A treaty is a formal, written agreement between sovereign states or between states and international organizations. In the United States, treaties are negotiated through the executive branch, which includes the Department of State. Once the negotiators have accepted the terms of the treaty, the president sends the treaty to the U.S. Senate for its “advice and consent” on ratification, or endorsement. If the Senate agrees that the president should ratify the treaty, it goes back to him/her and s/he ratifies the treaty with his/her signature.
The subjects of treaties span the whole spectrum of international relations: peace, trade, independence, reparations, territorial boundaries, human rights, immigration, and many others. As times change, so do treaties. In 1796, the United States entered into the Treaty with Tripoli to protect American citizens from kidnapping and ransom by pirates in the Mediterranean Sea. In 2001, the United States agreed to a treaty on cybercrime. Source: United States Diplomacy Center
Embassies help American citizens in many ways. The effects of some are in plain sight, issuance of visas to promote international visits to the United States while maintaining our border security. Other effects are less obvious but can have an even more direct impact: a trade agreement worked out at the U.S. embassy in Japan, for example, might well affect you personally in the lower cost of a car, but you would probably never know it. Close consultations with foreign governments and international organizations can stop an illness from becoming a pandemic. Skillful negotiations can prevent a small conflict from spiraling into a war.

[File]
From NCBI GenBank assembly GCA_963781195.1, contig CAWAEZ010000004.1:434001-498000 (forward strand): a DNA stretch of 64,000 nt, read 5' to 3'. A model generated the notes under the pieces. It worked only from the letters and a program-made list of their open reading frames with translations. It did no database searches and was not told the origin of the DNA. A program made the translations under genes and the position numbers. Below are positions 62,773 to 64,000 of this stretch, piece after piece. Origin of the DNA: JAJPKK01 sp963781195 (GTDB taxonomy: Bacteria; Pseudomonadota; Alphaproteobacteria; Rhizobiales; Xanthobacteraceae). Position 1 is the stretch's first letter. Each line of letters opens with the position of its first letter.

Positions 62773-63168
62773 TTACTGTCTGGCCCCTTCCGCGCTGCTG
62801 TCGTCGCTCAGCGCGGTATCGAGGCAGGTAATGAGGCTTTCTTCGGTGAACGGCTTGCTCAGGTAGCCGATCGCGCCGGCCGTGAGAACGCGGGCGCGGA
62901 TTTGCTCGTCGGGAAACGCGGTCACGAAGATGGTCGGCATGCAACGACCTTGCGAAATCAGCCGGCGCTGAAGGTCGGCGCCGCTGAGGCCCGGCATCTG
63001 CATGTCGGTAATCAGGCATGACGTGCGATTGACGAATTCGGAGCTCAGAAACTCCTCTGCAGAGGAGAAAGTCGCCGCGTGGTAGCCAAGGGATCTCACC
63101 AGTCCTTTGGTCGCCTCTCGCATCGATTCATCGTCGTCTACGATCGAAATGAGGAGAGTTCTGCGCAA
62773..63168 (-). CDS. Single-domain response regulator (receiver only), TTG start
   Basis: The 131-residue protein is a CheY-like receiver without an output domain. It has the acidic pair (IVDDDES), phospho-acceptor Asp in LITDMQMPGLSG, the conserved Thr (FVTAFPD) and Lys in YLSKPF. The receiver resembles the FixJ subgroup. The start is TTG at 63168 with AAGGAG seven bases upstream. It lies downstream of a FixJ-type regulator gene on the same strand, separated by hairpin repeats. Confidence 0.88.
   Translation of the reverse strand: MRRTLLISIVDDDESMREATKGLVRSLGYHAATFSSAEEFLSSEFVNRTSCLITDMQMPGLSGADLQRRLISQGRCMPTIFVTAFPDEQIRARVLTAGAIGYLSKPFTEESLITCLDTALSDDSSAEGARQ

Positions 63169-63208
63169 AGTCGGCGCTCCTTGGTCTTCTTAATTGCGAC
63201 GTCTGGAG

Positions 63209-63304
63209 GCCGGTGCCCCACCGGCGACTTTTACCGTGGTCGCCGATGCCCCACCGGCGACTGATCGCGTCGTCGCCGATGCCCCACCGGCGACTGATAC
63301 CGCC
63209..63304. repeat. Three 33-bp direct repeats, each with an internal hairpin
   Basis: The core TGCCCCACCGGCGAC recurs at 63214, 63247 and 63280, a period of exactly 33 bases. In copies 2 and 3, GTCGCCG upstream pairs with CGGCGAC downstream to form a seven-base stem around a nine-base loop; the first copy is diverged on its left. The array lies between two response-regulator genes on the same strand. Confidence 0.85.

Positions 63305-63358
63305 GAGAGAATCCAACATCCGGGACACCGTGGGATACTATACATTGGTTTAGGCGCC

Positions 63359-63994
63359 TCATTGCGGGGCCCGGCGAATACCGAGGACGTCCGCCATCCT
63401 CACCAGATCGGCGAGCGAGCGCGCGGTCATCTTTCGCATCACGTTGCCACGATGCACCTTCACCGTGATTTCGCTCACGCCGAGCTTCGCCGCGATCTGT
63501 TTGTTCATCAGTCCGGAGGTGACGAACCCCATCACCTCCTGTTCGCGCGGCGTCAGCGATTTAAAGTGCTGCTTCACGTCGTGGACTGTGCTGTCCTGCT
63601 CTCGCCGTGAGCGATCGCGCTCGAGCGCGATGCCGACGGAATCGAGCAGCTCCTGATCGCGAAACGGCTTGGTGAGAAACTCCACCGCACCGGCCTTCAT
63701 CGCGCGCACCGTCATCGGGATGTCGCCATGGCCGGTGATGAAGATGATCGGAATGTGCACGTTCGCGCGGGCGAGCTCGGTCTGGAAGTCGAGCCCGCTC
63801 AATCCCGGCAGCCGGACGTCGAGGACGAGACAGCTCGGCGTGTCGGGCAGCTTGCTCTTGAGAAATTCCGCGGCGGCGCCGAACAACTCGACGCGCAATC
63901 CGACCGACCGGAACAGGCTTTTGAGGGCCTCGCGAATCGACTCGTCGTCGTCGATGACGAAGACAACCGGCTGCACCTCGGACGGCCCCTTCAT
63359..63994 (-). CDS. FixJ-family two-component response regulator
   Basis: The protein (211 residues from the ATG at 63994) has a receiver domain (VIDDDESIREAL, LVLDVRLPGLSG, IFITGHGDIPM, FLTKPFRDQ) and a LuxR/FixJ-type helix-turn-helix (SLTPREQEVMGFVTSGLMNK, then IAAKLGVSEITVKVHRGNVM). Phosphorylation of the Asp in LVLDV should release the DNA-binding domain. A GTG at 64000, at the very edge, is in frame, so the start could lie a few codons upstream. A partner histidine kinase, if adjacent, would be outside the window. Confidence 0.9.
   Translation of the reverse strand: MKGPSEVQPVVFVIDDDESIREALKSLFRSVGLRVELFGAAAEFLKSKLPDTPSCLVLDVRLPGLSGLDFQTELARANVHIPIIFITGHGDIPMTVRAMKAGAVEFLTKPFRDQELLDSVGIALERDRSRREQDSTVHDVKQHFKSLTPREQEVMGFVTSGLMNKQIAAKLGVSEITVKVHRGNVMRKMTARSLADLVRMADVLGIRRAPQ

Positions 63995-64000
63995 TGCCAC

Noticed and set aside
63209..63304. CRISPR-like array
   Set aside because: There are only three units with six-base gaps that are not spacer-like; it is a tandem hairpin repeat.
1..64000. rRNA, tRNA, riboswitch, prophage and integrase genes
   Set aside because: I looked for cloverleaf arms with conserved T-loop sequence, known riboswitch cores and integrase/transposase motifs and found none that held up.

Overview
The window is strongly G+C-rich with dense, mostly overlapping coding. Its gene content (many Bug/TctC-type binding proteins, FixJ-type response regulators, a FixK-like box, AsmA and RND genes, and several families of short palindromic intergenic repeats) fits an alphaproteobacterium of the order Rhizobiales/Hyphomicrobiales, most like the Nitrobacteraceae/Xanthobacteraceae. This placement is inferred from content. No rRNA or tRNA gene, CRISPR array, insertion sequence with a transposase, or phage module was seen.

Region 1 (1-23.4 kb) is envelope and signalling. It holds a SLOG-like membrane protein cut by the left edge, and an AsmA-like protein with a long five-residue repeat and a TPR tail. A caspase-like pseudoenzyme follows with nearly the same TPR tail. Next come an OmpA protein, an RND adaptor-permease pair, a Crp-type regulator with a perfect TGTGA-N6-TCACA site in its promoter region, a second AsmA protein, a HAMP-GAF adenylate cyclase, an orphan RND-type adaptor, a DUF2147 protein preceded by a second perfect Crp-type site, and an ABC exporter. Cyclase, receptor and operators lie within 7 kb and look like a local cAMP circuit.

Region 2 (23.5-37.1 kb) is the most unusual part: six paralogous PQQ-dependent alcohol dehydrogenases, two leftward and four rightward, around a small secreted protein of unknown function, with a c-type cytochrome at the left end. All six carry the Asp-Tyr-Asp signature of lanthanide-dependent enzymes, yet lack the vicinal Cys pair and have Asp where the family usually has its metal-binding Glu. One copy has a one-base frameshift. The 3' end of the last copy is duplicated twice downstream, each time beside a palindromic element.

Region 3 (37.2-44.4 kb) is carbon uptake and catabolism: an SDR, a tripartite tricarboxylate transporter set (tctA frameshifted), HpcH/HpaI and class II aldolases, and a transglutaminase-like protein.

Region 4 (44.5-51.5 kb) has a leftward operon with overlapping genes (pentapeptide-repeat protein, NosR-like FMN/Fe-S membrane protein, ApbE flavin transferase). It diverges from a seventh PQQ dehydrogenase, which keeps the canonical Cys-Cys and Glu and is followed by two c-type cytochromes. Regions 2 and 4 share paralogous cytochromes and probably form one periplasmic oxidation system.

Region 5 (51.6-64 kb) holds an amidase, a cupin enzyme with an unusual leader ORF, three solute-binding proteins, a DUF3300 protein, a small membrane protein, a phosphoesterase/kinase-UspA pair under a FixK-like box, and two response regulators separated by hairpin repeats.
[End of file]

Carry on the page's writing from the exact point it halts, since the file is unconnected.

While the Consular officers provide immediate and personal assistance to American citizens every day around the world -- replacing lost passports, assisting injured or ill travelers, and assisting with marriages, births, and adoptions, other sections of the embassy provide more specialized assistance. The Foreign Commercial Service or Foreign Agricultural Service helps American businesses connect with local counterparts to increase American exports. The economic section works with local political leaders to ensure that finance laws and regulations remain friendly for American businesses. The public affairs section presents U.S. policy, values and culture to local media and public and helps visiting American journalists get background, official interviews, and information for their stories. The U.S. Agency for International Development works with host country institutions to encourage agrarian and business enterprise and to enhance infrastructure. Military attaches and drug and law enforcement agents manage programs and conduct exercises which create better coordination between army and police services. Source: U.S. Diplomacy Center